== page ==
Characterizations

In general people either ignore you (or your organization) or we judge, often with incomplete information. We quickly form a characterization — an an assessment (however grounded or ungrounded) of who you are, what you stand for, and of what value, if any, you are to us.

This is unavoidable. People are assessing you all the time, and the perception they derive becomes their reality about you or your organization. In many instances the two are intertwined. Your actions cause characterizations to form about the organization just as the organization’s actions trigger assessments about you.

Further, other individuals in your organization or that you appear to be affiliated with cause assessments. So…if you are a wall street trader then these days there is an automatic (assumed) characterization of who you are and what you stand for. Likewise for sales people, law enforcement officers, military, etc.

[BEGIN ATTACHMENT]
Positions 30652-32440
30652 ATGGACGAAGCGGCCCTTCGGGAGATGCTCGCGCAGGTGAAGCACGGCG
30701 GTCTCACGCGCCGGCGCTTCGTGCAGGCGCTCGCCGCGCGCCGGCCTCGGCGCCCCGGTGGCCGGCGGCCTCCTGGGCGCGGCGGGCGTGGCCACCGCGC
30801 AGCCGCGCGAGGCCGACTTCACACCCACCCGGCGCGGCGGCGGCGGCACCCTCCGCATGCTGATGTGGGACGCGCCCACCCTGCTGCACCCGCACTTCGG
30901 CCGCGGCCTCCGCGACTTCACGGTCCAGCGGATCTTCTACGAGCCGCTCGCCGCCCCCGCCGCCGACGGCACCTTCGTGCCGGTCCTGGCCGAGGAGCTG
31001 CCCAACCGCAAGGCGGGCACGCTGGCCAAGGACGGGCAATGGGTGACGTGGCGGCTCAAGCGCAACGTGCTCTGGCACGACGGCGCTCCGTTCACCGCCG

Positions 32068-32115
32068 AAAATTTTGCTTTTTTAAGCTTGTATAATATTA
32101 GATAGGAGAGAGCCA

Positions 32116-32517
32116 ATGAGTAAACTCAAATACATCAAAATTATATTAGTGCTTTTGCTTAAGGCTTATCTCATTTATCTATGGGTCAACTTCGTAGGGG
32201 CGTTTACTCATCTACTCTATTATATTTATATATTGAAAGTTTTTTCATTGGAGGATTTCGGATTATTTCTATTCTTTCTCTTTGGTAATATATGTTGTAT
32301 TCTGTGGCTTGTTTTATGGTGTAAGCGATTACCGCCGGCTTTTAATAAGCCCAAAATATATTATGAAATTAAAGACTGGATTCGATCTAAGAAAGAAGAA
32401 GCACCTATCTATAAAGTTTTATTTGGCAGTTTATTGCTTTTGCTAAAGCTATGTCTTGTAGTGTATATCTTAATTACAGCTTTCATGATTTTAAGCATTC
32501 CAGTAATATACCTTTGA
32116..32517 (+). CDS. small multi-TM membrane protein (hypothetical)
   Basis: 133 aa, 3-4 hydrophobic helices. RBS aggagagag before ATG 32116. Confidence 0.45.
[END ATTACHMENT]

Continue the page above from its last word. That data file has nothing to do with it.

The actions of other people you seem to be associated with produce an environment that you exist within, at least in terms of the perceptions of people who don’t, can’t, or haven’t taken the time to understand more of the nuances.

As such it is vital for you to protect your organization’s brand and public perception. If you tolerate bad behavior then it ultimately does reflect on you, and you are perceived as guilty by association. As seemingly obvious as this all is it’s surprising that more people don’t appear to connect these dots and take appropriate actions to monitor and influence actions within their affiliations.

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